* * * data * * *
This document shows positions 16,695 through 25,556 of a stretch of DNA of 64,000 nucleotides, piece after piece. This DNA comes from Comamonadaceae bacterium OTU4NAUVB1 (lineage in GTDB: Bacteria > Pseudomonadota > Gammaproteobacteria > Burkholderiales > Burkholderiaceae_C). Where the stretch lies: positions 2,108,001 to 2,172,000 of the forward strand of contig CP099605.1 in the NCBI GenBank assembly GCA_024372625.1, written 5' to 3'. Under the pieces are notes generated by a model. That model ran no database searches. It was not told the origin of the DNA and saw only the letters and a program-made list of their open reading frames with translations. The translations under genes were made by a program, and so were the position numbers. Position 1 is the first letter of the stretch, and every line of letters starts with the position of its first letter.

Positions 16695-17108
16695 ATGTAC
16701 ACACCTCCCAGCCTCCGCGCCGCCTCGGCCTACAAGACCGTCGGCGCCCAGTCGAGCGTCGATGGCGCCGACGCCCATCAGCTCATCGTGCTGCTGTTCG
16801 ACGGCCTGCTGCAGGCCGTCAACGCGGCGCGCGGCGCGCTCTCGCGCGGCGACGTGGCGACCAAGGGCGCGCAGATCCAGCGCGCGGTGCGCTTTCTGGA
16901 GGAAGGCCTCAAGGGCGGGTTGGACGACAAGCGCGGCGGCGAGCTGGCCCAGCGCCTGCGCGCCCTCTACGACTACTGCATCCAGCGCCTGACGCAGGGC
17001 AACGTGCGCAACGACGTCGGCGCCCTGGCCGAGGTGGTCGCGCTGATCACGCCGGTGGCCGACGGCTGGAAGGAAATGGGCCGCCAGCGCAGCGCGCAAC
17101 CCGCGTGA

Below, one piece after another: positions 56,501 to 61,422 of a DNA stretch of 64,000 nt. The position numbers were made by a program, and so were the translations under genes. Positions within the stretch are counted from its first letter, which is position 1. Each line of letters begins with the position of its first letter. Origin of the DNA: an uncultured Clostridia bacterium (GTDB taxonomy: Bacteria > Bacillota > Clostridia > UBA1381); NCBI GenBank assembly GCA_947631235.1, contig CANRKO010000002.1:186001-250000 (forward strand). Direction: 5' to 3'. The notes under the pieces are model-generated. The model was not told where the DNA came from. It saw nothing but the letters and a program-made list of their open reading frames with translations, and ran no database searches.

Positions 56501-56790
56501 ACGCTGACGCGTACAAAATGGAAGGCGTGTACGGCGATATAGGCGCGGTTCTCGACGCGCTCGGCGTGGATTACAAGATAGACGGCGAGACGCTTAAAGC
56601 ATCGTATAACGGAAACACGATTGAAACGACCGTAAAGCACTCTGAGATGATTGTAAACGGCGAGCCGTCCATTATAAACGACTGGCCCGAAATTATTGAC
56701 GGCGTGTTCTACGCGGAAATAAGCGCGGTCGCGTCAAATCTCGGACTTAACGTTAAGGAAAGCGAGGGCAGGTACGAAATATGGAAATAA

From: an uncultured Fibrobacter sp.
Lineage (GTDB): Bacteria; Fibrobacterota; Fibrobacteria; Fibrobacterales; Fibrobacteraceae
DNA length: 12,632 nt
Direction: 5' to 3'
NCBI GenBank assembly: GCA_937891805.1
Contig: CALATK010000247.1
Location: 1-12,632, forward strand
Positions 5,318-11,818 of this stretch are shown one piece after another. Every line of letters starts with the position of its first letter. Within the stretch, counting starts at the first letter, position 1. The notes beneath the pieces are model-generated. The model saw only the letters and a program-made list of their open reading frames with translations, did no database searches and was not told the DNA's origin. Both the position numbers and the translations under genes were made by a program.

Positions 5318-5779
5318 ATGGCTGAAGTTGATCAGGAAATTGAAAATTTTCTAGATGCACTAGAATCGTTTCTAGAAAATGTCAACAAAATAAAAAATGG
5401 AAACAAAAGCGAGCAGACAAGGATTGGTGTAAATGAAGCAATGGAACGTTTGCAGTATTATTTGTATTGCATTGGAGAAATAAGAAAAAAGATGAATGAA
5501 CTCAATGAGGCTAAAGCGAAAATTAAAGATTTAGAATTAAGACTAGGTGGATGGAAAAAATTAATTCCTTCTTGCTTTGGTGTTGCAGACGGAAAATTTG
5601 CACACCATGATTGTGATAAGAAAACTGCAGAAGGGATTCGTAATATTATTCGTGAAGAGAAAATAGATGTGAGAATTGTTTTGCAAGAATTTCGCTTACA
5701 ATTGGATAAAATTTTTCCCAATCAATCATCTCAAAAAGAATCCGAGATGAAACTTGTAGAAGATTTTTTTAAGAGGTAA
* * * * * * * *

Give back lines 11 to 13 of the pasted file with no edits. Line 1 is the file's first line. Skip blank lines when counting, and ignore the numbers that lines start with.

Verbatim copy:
56501 ACGCTGACGCGTACAAAATGGAAGGCGTGTACGGCGATATAGGCGCGGTTCTCGACGCGCTCGGCGTGGATTACAAGATAGACGGCGAGACGCTTAAAGC
56601 ATCGTATAACGGAAACACGATTGAAACGACCGTAAAGCACTCTGAGATGATTGTAAACGGCGAGCCGTCCATTATAAACGACTGGCCCGAAATTATTGAC
56701 GGCGTGTTCTACGCGGAAATAAGCGCGGTCGCGTCAAATCTCGGACTTAACGTTAAGGAAAGCGAGGGCAGGTACGAAATATGGAAATAA